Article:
As regards interoperability issues with users of offline CAD, this will just be another way to force people to move to the Cloud. Pretty much how all the suppliers of an OEM keep up when the OEM moves to the latest version. That solves another big problem for the CAD vendors, which I somehow forgot to mention in my presentation. There are suppliers who pay through their nose to maintain a seat of CATIA not because they want to, but because they have to, so that they can work with a company that they supply to or work with. If and when that company moves to the Cloud, its suppliers will also have to because they will now need to log into their account in the Cloud so that they can access the required data. If people continue to exchange files as they do now, then moving to the Cloud becomes a pointless exercise.

Personally, I am of the opinion that large companies will be more open to moving to the Cloud than small companies and individuals. But then you only need the large companies to make the move and the rest will automatically follow, whether they want to or not. I know this sounds offensive. But this is just how it has been for years and I see no reason why it will not continue to be.

Another thing that people are all bent about is having their CAD vendor host their data. Henrik Vallgren commented, “CAD in the cloud is taking trust into the extreme. Who would trust a company that encrypts the data files it creates on a PC?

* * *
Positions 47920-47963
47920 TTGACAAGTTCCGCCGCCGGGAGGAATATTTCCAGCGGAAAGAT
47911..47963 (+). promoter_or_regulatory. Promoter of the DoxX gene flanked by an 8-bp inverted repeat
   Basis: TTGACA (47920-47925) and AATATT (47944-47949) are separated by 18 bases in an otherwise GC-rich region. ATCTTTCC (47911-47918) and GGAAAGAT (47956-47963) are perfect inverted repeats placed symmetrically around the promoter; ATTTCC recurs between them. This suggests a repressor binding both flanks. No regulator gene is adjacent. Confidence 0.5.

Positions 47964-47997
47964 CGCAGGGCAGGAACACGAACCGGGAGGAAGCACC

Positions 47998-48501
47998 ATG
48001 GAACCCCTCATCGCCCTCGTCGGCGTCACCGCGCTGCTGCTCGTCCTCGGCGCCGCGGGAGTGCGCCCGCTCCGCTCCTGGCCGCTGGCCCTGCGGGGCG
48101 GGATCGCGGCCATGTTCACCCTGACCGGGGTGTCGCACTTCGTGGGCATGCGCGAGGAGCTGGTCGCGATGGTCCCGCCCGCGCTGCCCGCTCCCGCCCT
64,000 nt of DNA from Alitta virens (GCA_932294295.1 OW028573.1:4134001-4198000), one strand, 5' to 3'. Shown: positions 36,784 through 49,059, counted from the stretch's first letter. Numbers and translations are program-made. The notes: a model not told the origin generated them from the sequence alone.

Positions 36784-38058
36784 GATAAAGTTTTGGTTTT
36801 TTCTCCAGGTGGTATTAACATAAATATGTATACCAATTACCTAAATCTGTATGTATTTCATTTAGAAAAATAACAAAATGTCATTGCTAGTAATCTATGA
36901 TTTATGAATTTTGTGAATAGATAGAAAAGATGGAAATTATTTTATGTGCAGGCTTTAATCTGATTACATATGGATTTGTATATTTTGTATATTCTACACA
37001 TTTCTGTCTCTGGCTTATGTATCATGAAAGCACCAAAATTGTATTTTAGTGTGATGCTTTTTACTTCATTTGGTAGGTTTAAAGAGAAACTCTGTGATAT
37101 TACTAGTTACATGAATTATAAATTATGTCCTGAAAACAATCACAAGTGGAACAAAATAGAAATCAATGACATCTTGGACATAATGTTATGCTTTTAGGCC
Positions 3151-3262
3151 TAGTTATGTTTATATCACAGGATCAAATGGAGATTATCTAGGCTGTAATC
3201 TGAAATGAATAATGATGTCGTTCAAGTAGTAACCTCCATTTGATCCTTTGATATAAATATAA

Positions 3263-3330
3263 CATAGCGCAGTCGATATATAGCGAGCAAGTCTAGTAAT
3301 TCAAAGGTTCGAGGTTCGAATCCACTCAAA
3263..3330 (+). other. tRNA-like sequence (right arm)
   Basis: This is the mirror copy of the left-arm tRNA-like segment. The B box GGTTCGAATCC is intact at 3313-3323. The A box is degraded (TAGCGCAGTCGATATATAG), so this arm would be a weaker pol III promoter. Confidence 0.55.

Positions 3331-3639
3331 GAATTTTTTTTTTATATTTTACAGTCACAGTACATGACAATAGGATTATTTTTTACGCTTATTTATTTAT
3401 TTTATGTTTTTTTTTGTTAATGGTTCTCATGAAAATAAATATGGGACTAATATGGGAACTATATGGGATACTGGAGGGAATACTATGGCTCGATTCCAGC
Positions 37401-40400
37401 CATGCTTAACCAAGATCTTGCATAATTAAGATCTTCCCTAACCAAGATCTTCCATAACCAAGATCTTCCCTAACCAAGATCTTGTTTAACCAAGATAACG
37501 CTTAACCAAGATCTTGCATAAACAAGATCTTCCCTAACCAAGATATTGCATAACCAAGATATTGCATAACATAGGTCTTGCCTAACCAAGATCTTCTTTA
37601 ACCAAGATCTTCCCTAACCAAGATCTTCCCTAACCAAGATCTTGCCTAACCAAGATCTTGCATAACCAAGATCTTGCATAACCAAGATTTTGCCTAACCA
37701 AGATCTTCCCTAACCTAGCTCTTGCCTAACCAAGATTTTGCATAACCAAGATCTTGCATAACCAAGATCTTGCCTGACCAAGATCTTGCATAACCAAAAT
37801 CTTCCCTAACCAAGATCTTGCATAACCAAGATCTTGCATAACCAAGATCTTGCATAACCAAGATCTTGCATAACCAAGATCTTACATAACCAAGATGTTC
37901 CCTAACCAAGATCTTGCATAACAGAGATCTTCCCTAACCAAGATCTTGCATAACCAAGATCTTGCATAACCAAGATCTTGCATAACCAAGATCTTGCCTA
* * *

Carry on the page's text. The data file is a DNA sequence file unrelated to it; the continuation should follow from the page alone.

Actually, the question itself is its own answer. I mean, in spite of knowing that CAD vendors encrypt data people still use their software. My point is that users already trust their CAD vendors more than they realize. There is an individual called Paul Waddington who has been screaming himself hoarse for years about Autodesk not disclosing exactly what data their software transmits to their servers via the Customer Involvement Program (CIP). And yet, people sign up for the CIP program. How do you know that Autodesk does not send your drawings across to their servers when you connect to their serves to update the software, offer CIP data and a multitude of other reasons? You don’t. You simply trust Autodesk. Sames goes for every other vendor.

I have a bank locker where I keep some important documents and valuables. The locker works with two keys, one is with me and the other is with a bank official. You need both keys to open the locker. How do I know that the bank official did not make a duplicate of my key. After all it was he who gave it to me in the first place. I don’t. I trust the bank to hire trustworthy employees. My bank does not make money by robbing and selling personal belongings kept by its customers. It makes money because people trust it with their money and belongings. CAD vendors do not make money by stealing someone’s patented drawing or intellectual property. They make money by licensing software to people who trust them. If people don’t trust CAD vendors now then why the hell do they use their software? How does the Cloud make this so vastly different?

I develop CAD software. If I want I can make my software send me all kinds of data belonging to my customers. The moment someone runs my EXE on their computer and tells their firewall that its OK for that EXE to connect to the internet, I can do just about what I want on that computer, just like a virus. But I don’t because that is not my freaking business. And that is why people buy my software.

What the heck would Autodesk do with an architect’s drawing. Build a house for Carl Bass? Or sell it to another architect? Personally, I find this whole “I cannot trust my CAD vendor” argument rather stupid because you are already trusting your CAD vendor.

Stop for a while and think about it.